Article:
Page:The Bohemian Review, vol1, 1917.djvu/42

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The Bohemian Review

ganization independent of a similar body in the United States, is centering its efforts on the enlistment of the remaining eligible members of this race.

The lesson of Canada for Bohemians in the United States and above all for those who are not naturalized, is evident. If war comes, it will not do to talk about the hate of Czechs for Austrian tyranny. When the President calls for volunteers, those of the Czech race, citizens or aliens, must respond promptly.



During the retreat of the Russian army from the Carpathians in the spring of 1915 Lieutenant-General Kornilov, commanding the rear guard, was captured and interned in Bohemia. In the summer of 1916 he managed to escape with the help of a Bohemian soldider, Frank Mrnak. For several weeks the two fugitives were making their way stealthily toward the Roumanian frontier, hiding by day and traveling at night. But one day in August they were surprised by gendarmes; the general got away and finally reached Russia, where he now commands an army corps. Mrnak was hit and captured, and later sentenced by the court martial in Pressburg to be shot.

It had been the Bohemian soldiers’s intention to enter as a volunteer into the ranks of the Czecho-Slovak brigade which has by this time grown into two divisions. That his name and his heroic deed should not be forgotten, the commander of the brigade issued an order to have Mrnak’s name inscribed first on the roll of Company A of the first regiment of the Czecho-Slovak brigade of sharp shooters. At every roll-call, when Mrnak’s name is called, the sergeant of the first squad shall answer: “Shot by Hungarian court martial in Pressburg for saving General Kornilov.”




The newly organized Sokol Union of America, numbering nearly twelve thousand athletes, has issued a call to its entire membership urging them to volunteer for service in the army in case of war with Germany. The call is signed by John Siman, national president of the organization, and by a military committee of five members, of which Jarka Kosar is chairman. It says: “We stand behind our president and offer him our bodies in defense of the noble principles and rights of the United States. The Bohemian people have poured out much blood in days past in the interests of humanity and liberty. In French, English and Russian legions Bohemians, principally Sokols, fight today for the rights of oppressed nations and in defense of their adopted countries. We, Czechs of America, have foresworn subjection to the unjust and tyrannical government of Austria and proudly received the boon of citizenship in this great, free republic. To this country we are bound by holy ties of civic duties, and for it we are ready to sacrifice our fortunes and our lives.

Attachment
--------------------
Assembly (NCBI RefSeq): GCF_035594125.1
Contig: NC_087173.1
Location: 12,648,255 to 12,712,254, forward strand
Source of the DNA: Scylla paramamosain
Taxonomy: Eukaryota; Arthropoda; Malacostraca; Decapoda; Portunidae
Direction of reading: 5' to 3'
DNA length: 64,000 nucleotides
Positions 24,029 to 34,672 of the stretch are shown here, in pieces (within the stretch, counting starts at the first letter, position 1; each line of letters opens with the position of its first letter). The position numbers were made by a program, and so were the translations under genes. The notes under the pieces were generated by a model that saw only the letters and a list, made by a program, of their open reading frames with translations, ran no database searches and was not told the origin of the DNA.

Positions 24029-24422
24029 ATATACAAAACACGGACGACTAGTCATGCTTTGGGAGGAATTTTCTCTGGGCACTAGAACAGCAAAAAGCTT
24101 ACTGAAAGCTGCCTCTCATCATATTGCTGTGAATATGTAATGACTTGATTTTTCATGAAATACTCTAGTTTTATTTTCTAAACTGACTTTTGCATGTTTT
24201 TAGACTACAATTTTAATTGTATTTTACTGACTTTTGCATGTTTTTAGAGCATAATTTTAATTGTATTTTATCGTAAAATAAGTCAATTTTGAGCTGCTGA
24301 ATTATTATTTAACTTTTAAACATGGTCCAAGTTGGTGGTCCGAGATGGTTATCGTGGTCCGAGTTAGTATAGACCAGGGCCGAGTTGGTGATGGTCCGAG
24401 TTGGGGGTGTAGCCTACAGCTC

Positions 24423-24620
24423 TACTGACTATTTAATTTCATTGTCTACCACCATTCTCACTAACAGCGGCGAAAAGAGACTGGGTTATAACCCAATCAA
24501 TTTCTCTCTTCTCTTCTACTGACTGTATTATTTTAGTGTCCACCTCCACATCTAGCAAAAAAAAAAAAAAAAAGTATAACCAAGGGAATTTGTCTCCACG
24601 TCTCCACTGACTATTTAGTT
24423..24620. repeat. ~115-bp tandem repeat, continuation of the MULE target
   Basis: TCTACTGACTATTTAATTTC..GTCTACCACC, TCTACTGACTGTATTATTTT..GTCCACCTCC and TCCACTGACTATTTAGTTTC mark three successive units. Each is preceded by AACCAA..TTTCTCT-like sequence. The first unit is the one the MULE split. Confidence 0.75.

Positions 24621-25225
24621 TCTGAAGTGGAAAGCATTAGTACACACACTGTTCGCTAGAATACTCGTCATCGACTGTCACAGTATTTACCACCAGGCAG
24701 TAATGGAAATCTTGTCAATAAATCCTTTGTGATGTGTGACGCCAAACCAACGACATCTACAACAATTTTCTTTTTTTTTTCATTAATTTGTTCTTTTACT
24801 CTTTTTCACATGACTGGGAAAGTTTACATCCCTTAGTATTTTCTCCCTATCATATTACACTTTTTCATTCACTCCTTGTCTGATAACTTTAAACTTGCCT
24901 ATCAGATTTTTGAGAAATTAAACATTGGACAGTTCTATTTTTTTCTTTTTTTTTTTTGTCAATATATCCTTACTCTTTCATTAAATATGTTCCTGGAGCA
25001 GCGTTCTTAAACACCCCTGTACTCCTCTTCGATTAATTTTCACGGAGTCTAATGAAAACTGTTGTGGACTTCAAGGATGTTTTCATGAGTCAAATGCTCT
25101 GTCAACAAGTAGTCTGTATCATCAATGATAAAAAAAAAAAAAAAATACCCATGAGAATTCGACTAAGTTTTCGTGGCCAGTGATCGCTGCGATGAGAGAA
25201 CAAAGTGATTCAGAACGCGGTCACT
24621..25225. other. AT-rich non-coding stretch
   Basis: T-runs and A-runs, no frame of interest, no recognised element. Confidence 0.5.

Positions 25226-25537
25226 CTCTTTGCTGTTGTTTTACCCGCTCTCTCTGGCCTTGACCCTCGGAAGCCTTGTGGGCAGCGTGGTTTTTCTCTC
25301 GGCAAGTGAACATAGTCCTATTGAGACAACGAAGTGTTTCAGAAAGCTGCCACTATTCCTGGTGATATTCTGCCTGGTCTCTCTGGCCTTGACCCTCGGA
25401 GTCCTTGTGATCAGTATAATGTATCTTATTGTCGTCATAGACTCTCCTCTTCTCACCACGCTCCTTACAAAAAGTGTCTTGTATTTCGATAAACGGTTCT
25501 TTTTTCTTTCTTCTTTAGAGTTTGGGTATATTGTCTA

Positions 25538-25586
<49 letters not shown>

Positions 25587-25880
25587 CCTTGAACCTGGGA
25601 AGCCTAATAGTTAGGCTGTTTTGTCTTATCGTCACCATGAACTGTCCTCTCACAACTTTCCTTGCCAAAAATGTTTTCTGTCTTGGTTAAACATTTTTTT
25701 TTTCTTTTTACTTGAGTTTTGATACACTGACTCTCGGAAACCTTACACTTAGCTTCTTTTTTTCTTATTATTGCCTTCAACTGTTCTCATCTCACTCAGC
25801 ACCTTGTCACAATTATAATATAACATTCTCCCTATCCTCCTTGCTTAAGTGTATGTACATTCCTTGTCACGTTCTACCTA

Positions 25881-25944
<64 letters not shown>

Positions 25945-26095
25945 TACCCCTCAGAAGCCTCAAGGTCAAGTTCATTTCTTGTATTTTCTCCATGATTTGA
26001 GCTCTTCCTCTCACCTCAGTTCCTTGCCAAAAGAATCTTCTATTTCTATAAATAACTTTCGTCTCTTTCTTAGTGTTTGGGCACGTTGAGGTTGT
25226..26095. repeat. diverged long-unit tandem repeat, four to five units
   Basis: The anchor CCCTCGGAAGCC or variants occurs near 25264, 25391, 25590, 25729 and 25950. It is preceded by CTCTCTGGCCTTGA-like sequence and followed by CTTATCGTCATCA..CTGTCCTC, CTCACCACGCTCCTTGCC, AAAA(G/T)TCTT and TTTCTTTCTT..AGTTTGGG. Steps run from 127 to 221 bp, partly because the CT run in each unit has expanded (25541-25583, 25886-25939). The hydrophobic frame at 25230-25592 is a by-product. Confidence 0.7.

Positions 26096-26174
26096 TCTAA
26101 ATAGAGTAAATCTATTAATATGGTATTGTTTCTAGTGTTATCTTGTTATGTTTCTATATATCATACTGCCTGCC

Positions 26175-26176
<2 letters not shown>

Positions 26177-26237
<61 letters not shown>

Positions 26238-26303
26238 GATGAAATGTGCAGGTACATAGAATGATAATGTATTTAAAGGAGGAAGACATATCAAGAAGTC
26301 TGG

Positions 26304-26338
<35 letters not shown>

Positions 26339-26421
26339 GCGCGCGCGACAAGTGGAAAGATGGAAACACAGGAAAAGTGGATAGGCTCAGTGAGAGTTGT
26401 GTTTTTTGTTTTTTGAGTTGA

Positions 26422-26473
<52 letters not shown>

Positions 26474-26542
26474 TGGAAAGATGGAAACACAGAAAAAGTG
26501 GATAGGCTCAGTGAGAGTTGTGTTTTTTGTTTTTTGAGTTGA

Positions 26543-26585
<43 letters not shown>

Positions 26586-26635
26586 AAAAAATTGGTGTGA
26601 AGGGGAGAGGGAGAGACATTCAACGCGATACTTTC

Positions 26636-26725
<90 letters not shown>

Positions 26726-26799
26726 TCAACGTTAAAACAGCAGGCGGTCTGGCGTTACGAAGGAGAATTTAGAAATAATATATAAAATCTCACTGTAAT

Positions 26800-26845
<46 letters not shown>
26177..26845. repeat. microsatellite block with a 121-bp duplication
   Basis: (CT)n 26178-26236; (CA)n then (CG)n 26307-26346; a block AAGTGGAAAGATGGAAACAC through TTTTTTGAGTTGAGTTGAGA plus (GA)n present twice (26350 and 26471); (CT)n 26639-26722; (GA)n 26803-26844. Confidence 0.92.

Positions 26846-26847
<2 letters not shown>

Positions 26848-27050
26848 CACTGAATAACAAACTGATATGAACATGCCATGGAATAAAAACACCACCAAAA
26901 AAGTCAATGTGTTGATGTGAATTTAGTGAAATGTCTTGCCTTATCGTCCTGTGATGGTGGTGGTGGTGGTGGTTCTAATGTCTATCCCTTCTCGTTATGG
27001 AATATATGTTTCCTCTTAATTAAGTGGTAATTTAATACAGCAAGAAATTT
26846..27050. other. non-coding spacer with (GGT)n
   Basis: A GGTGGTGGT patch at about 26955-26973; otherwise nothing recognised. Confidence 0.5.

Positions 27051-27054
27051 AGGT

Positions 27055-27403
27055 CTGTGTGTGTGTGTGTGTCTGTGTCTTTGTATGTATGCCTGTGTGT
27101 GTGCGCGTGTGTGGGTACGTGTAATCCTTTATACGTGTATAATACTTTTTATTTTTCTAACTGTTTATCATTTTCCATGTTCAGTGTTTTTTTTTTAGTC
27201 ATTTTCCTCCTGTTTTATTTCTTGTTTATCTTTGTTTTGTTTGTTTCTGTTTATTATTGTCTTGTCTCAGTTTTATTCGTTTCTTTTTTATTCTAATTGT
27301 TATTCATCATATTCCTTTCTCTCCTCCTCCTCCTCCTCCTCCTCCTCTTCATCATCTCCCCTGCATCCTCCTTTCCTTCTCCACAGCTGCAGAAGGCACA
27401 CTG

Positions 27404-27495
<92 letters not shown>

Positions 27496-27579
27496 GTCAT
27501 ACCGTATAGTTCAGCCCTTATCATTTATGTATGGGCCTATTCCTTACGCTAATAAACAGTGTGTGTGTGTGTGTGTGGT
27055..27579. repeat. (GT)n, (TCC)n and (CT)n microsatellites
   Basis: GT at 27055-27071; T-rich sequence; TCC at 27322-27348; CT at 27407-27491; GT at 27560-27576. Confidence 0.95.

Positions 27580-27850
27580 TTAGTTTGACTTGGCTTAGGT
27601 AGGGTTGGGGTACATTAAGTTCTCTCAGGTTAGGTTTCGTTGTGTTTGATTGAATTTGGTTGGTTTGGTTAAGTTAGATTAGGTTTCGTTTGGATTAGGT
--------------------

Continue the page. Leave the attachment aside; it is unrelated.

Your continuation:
“All true brothers of our great Sokol Union are called upon to fill out the enclosed enrollment cards as volunteers for the ‘Sokol Legion’. Local societies are asked to forward the enrollments to the nearest district office in one of the following cities: New York, Baltimore, Cleveland, Chicago, Cedar Rapids, Ia., Omaha, St. Louis, Dallas, San Francisco, Portland, Ore. These stations again are directed to report promptly to the military committee at Chicago.”

This call of the national officers has been sent together with enrollment blanks to 110 local organizations. It has also been published in all the Bohemian papers in this country, since it is the intention of the organizers to accept physically fit men other than members of the Sokol Union. Bohemian physicians have been provided to subject each volunteer to a strict examination. The age limit for the present has been made 18 to 35 years. A large proportion of the Bohemian Sokols (falcons) have served in European armies, and the Sokol Legion would be ready for service in less time than other volunteer formations.




A few days after issuing the above call to the Bohemian Sokols John Siman, president of the Sokol Union of America and Clerk of the City of Chicago, died of pneumonia February 28, 1917. The day before, while he was unconscious, Republican voters of Chicago made him again their candidate for City Clerk.

John Siman was born in Chicago of Bohemian parents in 1870. He was as good an American as any descendant of the Pilgrim Fathers and in his public life he fought consistently for good government. As City Clerk in Chicago, to which position he was elected by the biggest majority ever given to any candidate, he made an enviable record in economy and efficiency. At the same time he always took a lively interest in the life of his people on the West Side of Chicago, and his character and ability secured him the highest honors in the gift of his country-men. Although he had never seen the land of his ancestors, he heartily approved the movement carried on since the war began for the liberation of Bohemia from the Hapsburg yoke.

Siman’s life exemplifies clearly the fact that a sturdy American patriotism need not conflict with a warm affection for the ancestral land in Europe.

Bohemians in Chicago have suffered a real loss in the death of John Siman.



Governments derive their just powers from the consent of the governed.

Emperor Karl says that Austria and Germany are one. It is easy to guess, which one.

If you have subscribed, the wrapper will read Jan. ’18.

Bohemian soldiers fight on the side of the Allies in France, Russia, Roumania and Macedonia.